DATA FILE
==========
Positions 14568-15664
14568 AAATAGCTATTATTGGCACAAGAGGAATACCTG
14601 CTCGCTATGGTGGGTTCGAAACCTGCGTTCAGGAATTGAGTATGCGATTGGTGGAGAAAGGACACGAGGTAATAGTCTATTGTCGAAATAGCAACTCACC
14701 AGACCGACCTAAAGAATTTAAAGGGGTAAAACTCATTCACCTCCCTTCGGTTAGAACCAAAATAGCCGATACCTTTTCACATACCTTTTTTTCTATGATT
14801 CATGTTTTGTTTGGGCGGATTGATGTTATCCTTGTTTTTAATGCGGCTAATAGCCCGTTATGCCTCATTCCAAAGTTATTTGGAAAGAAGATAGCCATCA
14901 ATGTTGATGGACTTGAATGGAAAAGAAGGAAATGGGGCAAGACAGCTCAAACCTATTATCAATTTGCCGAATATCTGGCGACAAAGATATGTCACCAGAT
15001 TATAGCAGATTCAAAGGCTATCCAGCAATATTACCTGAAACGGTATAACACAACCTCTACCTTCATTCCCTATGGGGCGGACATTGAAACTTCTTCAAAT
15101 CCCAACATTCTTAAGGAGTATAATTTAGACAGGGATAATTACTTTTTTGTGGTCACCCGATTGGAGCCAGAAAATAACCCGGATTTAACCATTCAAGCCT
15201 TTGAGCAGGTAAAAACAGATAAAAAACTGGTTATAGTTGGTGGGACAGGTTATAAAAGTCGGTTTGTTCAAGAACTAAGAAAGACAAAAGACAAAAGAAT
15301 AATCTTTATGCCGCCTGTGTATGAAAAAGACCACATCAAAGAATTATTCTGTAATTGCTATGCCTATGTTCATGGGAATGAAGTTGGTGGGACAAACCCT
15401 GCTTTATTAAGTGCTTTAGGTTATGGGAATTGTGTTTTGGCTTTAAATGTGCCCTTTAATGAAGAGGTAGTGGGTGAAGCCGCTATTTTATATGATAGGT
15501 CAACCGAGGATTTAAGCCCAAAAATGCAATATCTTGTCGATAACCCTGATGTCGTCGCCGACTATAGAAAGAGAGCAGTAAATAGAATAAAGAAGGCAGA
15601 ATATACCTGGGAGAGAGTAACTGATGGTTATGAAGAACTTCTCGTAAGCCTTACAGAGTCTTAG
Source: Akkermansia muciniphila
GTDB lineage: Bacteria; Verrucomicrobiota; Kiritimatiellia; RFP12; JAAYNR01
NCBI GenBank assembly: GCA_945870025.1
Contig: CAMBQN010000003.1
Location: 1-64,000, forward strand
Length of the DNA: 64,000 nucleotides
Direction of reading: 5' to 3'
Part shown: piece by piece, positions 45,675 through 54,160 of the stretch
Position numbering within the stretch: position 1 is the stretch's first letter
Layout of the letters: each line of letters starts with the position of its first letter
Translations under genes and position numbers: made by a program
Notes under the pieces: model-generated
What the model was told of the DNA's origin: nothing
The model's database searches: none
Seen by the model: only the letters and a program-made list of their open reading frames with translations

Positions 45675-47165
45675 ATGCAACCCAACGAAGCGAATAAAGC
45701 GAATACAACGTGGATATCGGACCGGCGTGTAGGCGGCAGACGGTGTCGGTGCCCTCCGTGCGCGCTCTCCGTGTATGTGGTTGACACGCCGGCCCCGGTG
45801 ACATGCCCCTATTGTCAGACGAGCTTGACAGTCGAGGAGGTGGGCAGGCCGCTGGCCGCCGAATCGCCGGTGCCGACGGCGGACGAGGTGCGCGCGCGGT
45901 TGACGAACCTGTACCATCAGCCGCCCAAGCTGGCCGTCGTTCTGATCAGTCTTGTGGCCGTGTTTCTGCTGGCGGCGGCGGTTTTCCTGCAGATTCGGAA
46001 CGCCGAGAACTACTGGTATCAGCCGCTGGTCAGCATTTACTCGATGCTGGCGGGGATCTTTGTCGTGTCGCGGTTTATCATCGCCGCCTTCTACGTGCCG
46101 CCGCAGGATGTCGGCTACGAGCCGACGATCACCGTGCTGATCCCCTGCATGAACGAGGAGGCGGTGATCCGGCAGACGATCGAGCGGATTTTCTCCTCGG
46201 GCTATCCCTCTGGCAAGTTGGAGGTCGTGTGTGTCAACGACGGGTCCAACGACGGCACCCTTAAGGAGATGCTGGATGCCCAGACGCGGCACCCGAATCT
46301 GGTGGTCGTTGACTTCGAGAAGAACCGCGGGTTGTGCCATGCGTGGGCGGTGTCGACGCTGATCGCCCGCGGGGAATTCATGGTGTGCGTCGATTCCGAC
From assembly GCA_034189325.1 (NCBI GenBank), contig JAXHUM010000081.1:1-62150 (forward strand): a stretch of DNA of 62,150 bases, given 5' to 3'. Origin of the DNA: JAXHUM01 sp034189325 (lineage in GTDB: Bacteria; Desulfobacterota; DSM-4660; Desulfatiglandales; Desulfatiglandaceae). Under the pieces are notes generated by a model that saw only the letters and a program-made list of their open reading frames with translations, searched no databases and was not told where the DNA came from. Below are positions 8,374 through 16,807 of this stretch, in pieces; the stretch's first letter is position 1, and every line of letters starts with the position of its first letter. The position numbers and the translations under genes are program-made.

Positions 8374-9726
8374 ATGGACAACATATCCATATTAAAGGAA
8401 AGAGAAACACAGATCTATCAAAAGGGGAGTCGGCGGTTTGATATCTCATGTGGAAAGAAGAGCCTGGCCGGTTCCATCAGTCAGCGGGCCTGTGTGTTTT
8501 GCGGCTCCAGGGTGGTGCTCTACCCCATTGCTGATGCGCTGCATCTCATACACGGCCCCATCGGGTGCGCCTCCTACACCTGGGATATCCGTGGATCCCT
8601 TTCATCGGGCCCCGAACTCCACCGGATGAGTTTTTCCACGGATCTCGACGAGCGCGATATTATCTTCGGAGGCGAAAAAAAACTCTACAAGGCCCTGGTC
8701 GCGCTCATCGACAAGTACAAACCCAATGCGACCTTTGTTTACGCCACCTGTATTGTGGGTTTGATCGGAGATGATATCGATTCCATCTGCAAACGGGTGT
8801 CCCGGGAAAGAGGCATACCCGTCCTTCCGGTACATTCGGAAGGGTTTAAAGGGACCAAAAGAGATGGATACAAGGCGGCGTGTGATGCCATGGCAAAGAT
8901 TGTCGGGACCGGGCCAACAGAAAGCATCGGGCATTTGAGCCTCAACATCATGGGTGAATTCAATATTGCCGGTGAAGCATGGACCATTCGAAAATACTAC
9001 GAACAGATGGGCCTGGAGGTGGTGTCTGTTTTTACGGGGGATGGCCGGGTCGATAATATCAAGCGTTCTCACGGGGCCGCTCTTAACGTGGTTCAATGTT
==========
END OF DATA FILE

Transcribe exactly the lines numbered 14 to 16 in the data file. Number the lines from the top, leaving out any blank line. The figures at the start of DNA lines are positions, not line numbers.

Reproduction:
Source: Akkermansia muciniphila
GTDB lineage: Bacteria; Verrucomicrobiota; Kiritimatiellia; RFP12; JAAYNR01
NCBI GenBank assembly: GCA_945870025.1